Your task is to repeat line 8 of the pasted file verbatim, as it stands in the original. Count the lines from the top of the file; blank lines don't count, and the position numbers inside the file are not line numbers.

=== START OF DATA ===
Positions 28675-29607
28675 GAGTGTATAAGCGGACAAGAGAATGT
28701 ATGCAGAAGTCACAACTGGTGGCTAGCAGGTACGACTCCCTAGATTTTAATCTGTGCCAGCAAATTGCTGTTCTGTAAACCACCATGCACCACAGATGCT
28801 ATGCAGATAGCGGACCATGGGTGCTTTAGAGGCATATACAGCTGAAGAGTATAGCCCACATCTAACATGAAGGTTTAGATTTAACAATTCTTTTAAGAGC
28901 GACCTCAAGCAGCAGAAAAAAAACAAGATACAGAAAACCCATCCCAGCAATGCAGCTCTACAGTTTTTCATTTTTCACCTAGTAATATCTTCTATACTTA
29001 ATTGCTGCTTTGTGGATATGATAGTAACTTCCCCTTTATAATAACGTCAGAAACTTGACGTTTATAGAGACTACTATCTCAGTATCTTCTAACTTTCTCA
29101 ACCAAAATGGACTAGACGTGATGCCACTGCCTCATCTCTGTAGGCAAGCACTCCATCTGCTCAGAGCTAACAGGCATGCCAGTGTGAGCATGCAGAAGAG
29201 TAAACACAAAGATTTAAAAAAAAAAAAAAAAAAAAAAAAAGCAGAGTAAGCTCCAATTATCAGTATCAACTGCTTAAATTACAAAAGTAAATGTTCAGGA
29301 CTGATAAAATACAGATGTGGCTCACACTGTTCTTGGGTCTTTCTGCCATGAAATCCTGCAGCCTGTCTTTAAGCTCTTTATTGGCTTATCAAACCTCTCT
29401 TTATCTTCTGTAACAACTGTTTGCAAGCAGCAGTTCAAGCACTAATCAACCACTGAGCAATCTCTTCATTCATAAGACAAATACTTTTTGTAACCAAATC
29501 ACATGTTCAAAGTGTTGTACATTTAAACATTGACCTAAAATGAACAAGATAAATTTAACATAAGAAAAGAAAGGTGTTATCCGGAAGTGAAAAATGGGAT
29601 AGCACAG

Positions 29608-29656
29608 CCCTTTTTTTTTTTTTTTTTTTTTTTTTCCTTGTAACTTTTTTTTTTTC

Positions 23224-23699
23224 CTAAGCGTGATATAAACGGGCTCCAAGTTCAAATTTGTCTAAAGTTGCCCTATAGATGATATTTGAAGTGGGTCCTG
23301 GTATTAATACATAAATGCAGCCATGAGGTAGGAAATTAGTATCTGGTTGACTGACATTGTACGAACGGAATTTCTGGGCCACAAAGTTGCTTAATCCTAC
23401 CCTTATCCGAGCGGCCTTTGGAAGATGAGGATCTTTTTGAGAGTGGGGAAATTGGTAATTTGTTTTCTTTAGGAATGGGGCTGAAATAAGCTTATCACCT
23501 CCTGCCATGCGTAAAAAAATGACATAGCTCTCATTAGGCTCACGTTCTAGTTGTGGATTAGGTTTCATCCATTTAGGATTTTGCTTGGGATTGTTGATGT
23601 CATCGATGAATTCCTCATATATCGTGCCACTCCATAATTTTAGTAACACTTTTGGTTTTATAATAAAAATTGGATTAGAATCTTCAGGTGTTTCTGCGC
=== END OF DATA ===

29201 TAAACACAAAGATTTAAAAAAAAAAAAAAAAAAAAAAAAAGCAGAGTAAGCTCCAATTATCAGTATCAACTGCTTAAATTACAAAAGTAAATGTTCAGGA